Moore the merrier

Dominic Wells meets the graphic writer Alan Moore, probably the sanest man ever to worship a snake god

Alan Moore

Alan Moore

“I CONTINUALLY monitor the possibility that I might be going mad,” said Alan Moore on publication of his first “proper” novel six years ago, after a decade as the world’s most successful writer of graphic novels.

Reminded of this now, Moore chuckles into his beard: “Oh, I’ve gone much madder in the last six years, though my ideas have become more sophisticated. Yes, I was a mere amateur in lunacy then …”

If an author tells you that he has become a magician (think Aleister Crowley rather than Paul Daniels) and is worshipping a second-century Roman snake God, you do begin to wonder about his state of mind. But no one could question Moore’s success. Seldom straying from his home in Northampton, he works on eight comic titles at once; his Jack the Ripper saga From Hell was turned into a movie starring Johnny Depp; his latest, The League of Extraordinary Gentlemen, is now filming, with Sean Connery heading a £60 million production.

This last began when Moore, who redefined the superhero genre in 1986 with Watchmen, was struck by its 19th century roots: Dr Jekyll/Mr Hyde was clearly the model for The Incredible Hulk, while The Invisible Man could have joined The Fantastic Four. He conceived of a team of heroes in an alternate Victorian universe in which those two fought alongside Alan Quatermain (from King Solomon’s Mines), Captain Nemo (20,000 Leagues Under the Sea) and Mina Harker (Dracula), with the film version adding a grown-up Tom Sawyer for American audiences. “There was a point in the first issue when I had just had Zola’s Nana murdered by Stevenson’s Hyde on Poe’s Rue Morgue when I realised just how much fun it could be pulling down the picket fences between various fictional realities.”

So ripping a yarn indeed, that a producer sold it to 20th Century Fox on the premise alone, before a word had been written. Moore’s black humour is unlikely to survive the transition to celluloid, so do not expect to see Connery playing Quatermain as an ineffectual junkie, nor the Invisible Man living it up as the “Holy Spirit” to a dormitory full of miraculously pregnant young girls. And as always with Moore, there are layers within layers to which a film cannot begin to do justice.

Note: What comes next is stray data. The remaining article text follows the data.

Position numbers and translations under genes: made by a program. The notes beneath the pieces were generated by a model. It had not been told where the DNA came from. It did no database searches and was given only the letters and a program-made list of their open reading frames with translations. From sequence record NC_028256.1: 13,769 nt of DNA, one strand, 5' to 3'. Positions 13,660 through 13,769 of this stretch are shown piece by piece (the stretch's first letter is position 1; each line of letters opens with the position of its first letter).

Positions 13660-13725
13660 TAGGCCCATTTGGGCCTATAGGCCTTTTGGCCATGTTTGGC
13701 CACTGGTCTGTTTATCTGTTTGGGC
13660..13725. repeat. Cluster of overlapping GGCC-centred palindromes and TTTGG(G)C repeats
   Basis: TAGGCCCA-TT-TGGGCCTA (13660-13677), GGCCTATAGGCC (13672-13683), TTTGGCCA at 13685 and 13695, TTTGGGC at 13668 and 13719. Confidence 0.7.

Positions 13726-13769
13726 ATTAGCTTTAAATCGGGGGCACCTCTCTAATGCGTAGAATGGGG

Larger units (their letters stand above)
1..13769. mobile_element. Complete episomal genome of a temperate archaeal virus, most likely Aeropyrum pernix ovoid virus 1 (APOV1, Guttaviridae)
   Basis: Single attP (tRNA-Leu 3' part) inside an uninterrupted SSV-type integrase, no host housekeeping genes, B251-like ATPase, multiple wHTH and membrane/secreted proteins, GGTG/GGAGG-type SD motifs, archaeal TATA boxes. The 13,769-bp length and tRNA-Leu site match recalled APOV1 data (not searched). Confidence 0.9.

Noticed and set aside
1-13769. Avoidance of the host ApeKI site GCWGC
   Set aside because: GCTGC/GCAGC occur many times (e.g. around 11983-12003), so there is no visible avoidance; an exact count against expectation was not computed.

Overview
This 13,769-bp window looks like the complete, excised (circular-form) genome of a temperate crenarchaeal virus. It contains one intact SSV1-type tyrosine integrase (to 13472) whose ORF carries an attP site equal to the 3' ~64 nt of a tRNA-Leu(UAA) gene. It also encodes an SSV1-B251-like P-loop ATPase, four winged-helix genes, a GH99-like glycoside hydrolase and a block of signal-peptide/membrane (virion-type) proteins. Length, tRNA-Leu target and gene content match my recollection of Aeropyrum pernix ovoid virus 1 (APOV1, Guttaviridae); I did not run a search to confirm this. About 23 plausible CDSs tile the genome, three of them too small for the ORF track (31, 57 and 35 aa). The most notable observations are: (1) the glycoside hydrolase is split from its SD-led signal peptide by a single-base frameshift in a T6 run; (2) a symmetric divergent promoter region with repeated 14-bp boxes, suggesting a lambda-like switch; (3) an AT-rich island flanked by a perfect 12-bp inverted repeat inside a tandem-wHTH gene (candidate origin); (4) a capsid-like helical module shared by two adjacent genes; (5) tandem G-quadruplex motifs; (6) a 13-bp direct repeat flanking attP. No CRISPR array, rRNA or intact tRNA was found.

While the question “where do your ideas come from?” gets short shrift from most authors, to Moore it is “the only question worth asking.” Six years ago he was toying with the notion of “Idea Space”, a literal pool of shared concepts into which a correctly attuned artist could dip. Now he is beginning to map it.

“This planet has a physical geography with which we have already familiarised ourselves. But since the dawn of the first stories, there is a fictional geography, where the gods and demons live. We have created this big imaginary planet that is a counterpart to our own; and in some cases these places are more familiar to us than the real ones.”

Moore is intrigued by the notion that stories, and past events, can leave a physical trace. His insanely ambitious 1996 novel, Voice of the Fire, was contained geographically within a ten-mile radius of Northampton, with each chapter set in a different century, from Stone Age to present, and each written in a style suited to the time. It so happened that the final chapter featured a dog trotting about with a decapitated head in its jaws; eerily, soon after he wrote that passage, this actually occurred near by. At the time he wondered whether he had intuited the future event, or somehow willed it into existence (coincidence does not seem an option). What does he believe now? “Probably both. Ultimately I couldn’t say. I don’t think time is as we see it, and that means cause and effect are different from the way we see it.”